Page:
• No, I haven’t read Plain Truth. Salem Falls is my first Jodi Picoult book, so can’t really comment on that.

            Also, in Salem Falls, I found Selena (the private investigator – Jordan’s lover) figuring out Gillian’s passwords and bank PIN number and all that within a few hours. Is it really that simple?! And then, Jordan just has to go and lie down in the forest in the area where Gillian claimed to be raped, and he notices a bit of ribbon stuck in a tree – something which no police officer or investigator noticed earlier?!

            Apart from these bits, the story is very gripping. I’m finding it hard to put down. šŸ™‚

            • I think I need to read it one more time šŸ™‚ I read it ages ago – 5+ years back so can’t really recall details – but I remember liking the book.

  2. Have been following the series and reviwed it also. Had loved the 1st one & this one. The 2nd one was pretty average!!! Now waiting for next part.

    I haven’t read the previous parts – but wondering now if I should.. Coz I could figure out what the story earlier must have been..

    The most striking thing about the series is the way the small town has been described, it makes you yearn for that kind of peace & tranquility.

    Absolutely šŸ™‚

  3. Ramanujam, Aruna, Vasu – all looks like familiar tamil names to me? by any chance are they in this book?… your book reviews makes me read more and more Smitha.. thanks for that.. I am currently reading Palace of Illusions. I know I must be the last one in this blog world to read this book. I am still in the path of regularising my reading skills.. Adi is checking on me every night as which page I am on currently šŸ™‚ I wanted to read the whole book at one go but I am getting time to read only in the night :(.. Hopefully I am expecting to finish it in coming long weekend and right away start with my next book.. I have loads and loads of books in hand to finish before I could checkout any book from my library šŸ™‚ though I love to browse through the books at library.. Every week when we visit library to get books for Adi I browse adult’s section but keep my hands tightly tied reminding self that I got to first finish the books in hand.. Happy reading and thanks again for influencing me on reading path too šŸ™‚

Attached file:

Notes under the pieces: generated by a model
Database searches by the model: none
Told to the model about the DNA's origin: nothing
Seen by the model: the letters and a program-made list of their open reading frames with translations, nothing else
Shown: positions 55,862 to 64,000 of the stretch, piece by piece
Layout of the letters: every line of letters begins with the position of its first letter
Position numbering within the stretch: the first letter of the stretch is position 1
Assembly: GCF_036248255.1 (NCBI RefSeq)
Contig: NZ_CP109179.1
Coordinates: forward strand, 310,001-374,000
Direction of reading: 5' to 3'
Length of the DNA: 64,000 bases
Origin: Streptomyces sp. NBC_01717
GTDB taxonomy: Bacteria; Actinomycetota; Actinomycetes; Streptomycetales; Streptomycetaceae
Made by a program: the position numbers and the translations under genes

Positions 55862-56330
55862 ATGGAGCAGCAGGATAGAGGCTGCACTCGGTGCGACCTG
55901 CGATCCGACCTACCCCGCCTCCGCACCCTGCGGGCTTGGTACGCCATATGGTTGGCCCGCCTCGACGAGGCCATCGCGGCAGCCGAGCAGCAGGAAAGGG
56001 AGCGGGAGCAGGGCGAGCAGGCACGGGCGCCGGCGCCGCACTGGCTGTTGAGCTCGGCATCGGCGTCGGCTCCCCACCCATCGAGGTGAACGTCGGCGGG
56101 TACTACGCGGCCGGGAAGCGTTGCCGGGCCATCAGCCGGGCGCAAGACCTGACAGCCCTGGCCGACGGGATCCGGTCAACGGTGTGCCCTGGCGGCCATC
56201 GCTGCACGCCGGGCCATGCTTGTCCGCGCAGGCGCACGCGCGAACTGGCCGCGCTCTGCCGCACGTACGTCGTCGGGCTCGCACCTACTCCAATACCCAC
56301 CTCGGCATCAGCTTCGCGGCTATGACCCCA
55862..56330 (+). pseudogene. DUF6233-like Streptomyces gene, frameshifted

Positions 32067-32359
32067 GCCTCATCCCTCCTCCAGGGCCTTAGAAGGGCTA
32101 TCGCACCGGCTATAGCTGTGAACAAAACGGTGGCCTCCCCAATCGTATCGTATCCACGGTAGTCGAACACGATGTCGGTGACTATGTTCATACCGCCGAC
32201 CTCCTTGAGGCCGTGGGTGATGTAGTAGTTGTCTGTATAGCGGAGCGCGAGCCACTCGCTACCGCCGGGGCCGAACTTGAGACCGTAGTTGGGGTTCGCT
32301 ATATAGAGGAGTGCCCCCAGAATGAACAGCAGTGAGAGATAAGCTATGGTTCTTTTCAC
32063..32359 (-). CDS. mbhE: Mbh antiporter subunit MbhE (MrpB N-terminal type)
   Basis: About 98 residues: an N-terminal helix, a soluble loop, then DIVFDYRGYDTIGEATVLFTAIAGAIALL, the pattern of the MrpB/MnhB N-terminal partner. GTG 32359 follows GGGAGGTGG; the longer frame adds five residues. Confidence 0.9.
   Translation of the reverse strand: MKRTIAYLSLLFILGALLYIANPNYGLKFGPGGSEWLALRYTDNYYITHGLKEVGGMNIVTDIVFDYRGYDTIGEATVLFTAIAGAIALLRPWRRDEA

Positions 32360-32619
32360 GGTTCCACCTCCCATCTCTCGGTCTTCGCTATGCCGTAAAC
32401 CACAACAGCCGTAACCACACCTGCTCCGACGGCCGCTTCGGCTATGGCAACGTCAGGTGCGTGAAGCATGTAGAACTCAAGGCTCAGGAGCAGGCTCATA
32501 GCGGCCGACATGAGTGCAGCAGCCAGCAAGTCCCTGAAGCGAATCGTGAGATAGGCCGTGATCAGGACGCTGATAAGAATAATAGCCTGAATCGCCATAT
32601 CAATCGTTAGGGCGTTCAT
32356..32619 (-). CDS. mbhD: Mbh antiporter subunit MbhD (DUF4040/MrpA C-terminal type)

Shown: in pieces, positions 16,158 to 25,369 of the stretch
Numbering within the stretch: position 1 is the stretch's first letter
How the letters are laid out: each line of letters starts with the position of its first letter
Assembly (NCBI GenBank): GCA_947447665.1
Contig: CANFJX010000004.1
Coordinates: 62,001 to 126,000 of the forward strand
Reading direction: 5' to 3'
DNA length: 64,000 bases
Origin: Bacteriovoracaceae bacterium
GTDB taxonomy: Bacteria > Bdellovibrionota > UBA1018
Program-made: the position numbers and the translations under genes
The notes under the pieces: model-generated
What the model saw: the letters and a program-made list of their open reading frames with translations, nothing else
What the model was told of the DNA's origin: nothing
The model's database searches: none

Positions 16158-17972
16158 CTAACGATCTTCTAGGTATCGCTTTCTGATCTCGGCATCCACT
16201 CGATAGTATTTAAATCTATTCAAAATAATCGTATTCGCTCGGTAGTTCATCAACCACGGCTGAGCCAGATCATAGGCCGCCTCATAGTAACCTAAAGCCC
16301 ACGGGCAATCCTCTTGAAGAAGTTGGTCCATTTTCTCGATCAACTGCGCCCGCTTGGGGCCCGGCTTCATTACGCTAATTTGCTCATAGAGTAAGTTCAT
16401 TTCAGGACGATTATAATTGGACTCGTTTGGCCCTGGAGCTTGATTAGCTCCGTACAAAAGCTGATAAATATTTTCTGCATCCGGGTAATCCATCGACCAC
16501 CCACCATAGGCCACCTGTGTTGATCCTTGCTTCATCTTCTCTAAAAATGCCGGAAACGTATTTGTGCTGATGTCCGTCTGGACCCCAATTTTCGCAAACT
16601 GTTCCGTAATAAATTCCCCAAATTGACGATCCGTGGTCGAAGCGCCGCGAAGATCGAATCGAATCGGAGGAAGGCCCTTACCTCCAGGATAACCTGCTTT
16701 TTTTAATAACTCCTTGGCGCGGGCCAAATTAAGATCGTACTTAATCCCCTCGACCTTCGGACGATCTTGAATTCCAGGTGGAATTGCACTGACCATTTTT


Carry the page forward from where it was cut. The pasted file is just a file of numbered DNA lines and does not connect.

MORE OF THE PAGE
4. I am not into fiction anymore and I mostly read nonfiction these days. But, fiction definitely gets its inspiration from reality and hence I guess I am missing that experience. For some reason, I am not able to go back to fiction!

    Destination Infinity

  5. I put in a request in my local library. Will read it and let you know. Thanks for the review and hope you are enjoying the school holidays.

    • Looking forward to hearing your view. Do you have a blog, Gayatri? Would love to read, if so.

      Yes, we are enjoying the holidays. It snowed here today, so we’ve been doing stuff indoors – bunny trails and the like. Hope you are enjoying the hols too šŸ™‚

      • I’m hoping to get the book on saturday as tomorrow the library is closed. No, I don’t have a blog. I’m a bullet point person. I can never write like any of you. Commenting itself is a huge thing as I find other’s comments really interesting. Only started commenting recently just to let the person know that I read their blog. Have you read any of Indu Sundaresan’s books? I started reading them after reading a book review at “Mad momma’s” blog and like them. If you can’t get them, I can post a couple to you.
        It threatened to snow but did not. There’s little bit of sunshine today. Our schoold holiday schedule starts from september :). I’m looking forward to the 4-day break though. Have fun.

  6. Not so long ago, I changed the reading material I use to read, to just reading stories about Asians and British Asians. This book is on my reading list. Your review makes me want to push the book from 7th place to 2nd place on the list.

    Excellent review